The Space Reviewin association with SpaceNews

SpaceShipOne's victory in the Ansari X Prize competition kickstarted the suborbital space tourism industry, even if that industry today still acts at times like a close-knit community. (credit: J. Foust)

The state of the RLV industry, 2007 (part two)

The tragic accident at Scaled Composites will, without question, have a deep impact of the developing suborbital RLV industry. It reminds everyone involved that this technology is dangerous and unforgiving. The dedication and courage of those involved is going to be tested. So far the industry’s leaders have said that they will continue their programs, but the investigation is just beginning and the hard work of analyzing what went wrong and what needs to be fixed is going to take months.

The reaction to the July 26 accident from the RLV industry shows that this is still a small and family-like group, so that these things are taken personally. The very human reactions of grief and loss say more about the real state of the industry than any statement of profit and loss. The men and women who are building these rockets are engaged in something greater than just building a new set of technologies, they are creating a new future for all of humankind.

The reaction to the July 26 accident from the RLV industry shows that this is still a small and family-like group, so that these things are taken personally.

Ever since SpaceShipOne’s victory in the Ansari X Prize competition in 2004, suborbital space tourism vehicles are no longer pure products of the imagination. There are real investors out there ready to put cash into businesses that promise big returns on investment. This is why the people involved in space tourism and the RLV industry do not really make up a community, but are in fact part of an industry: a unique one in many ways, but nevertheless an industry.

The role of Richard Branson’s Virgin Galactic should not be underestimated. Branson has shown a flair for finding and building companies that can touch the “zeitgeist”. When his organization decided to throw itself into the RLV operating business it was a signal to venture capitalists that this is a serious opportunity. The accident may cause some investors to rethink their plans, but the potential is too great for them to give up entirely. Branson’s desire to make this a so-called “green” industry is no doubt both sincere and a gesture to the gods of public relations, but the idealistic element exists, no matter what the motivation.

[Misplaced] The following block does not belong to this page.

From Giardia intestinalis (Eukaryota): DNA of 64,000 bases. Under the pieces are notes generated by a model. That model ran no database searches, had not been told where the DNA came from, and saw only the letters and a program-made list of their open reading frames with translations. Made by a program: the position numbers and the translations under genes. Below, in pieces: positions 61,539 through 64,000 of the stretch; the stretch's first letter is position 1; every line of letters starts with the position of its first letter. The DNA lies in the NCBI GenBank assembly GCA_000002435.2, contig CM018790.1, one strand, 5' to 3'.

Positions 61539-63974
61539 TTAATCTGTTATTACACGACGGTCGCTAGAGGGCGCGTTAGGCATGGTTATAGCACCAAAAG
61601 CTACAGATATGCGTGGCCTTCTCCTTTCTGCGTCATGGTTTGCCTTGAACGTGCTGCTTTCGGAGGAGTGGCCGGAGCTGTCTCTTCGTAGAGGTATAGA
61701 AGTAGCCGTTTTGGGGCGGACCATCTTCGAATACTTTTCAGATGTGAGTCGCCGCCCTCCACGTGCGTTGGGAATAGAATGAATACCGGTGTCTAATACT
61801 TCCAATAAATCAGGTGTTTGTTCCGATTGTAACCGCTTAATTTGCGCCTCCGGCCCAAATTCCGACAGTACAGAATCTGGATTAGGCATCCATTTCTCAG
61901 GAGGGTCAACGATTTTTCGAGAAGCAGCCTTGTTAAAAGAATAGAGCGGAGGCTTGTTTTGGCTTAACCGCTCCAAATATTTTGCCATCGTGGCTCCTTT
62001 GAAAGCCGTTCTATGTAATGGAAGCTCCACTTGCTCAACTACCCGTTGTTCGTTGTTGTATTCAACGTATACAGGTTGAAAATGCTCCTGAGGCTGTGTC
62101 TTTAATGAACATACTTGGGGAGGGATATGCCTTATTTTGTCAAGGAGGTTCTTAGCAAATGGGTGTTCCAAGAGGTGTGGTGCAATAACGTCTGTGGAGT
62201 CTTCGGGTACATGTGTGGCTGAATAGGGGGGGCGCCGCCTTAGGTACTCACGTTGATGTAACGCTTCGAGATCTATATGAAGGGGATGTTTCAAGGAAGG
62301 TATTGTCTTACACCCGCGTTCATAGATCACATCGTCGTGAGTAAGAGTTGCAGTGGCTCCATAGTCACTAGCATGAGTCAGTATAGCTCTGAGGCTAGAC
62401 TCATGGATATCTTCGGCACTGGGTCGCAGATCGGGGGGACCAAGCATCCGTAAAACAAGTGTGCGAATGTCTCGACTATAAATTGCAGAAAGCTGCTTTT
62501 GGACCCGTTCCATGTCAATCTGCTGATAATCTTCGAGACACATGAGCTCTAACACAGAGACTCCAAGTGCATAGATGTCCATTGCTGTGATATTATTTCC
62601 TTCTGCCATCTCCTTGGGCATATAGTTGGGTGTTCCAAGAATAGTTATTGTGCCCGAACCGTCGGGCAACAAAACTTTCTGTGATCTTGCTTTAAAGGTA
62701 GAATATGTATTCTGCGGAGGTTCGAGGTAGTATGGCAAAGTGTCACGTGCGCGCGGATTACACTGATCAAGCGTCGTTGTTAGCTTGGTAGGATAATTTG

Other idealists in the industry are more interested in creating new homes and societies for people who want to escape what they see as the ever-increasing levels of regulation and government control on Earth. Others want to create a second or third home for humanity and still others want to build a whole new economic system that can lead to the deindustrialization of Earth, without forcing people to give up the decent lifestyle that industrial civilization affords.

The idealism that exists within the industry is in some ways similar to that which existed in the very early years of Silicon Valley when characters such as Stewart Brand of the Whole Earth Catalogue were predicting, with some accuracy, that the computer revolution would change things far more than the sex and drugs revolution of the 1960s. Low-cost access to orbit may indeed have the same kind of impact on human society; it is hard to tell exactly what that impact may be, but it will be profound.

Aside from Scaled Composites the one RLV company that has been making the most progress is Blue Origin: it has a prototype in testing and it seems that they are doing well. No one outside the firm, though, have the slightest idea if this is correct. While it is natural for any private (or public for that matter) organization to want to keep its secrets, this one seems to be going to extremes.

It would, however, be useful to the industry as a whole, and probably to Blue Origin as well, if they were a bit more forthcoming.

The rocket industry has seen this before. Robert Goddard in the 1930s did some amazing work at his site in New Mexico, but due to his fears of losing his intellectual property and his bad experiences being mocked and derided by the ignoramuses at the New York Times he shunned publicity and most contact with the wider world. This harmed the US rocket industry, as few government leaders before 1944 recognized the potential of this technology. The few Americans who actually worked on this new for of propulsion were isolated from one another and lacked the ability to share even the most elementary data. Goddard was probably the one man who could have lead a national effort, but he failed to do so. A great opportunity was missed.

Jeff Bezos and his Blue Origin outfit are not going to attempt to bring together the RLV industry into a single great program, as today’s technology does not really lend itself to large-scale efforts. It would, however, be useful to the industry as a whole, and probably to them as well, if they were a bit more forthcoming.

July was a cruel and tragic month for the industry, yet there is no question that the drive to build this new class of reusable suborbital rocket-powered vehicles will continue. The private sector is now firmly in control. The US government will probably play an important role in protecting the public and licensing the vehicles and the operators, but the entrepreneurs now have the upper hand. The government may provide some modest support, but the exhilarating new programs are mostly going to be carried out by men and women acting on their own.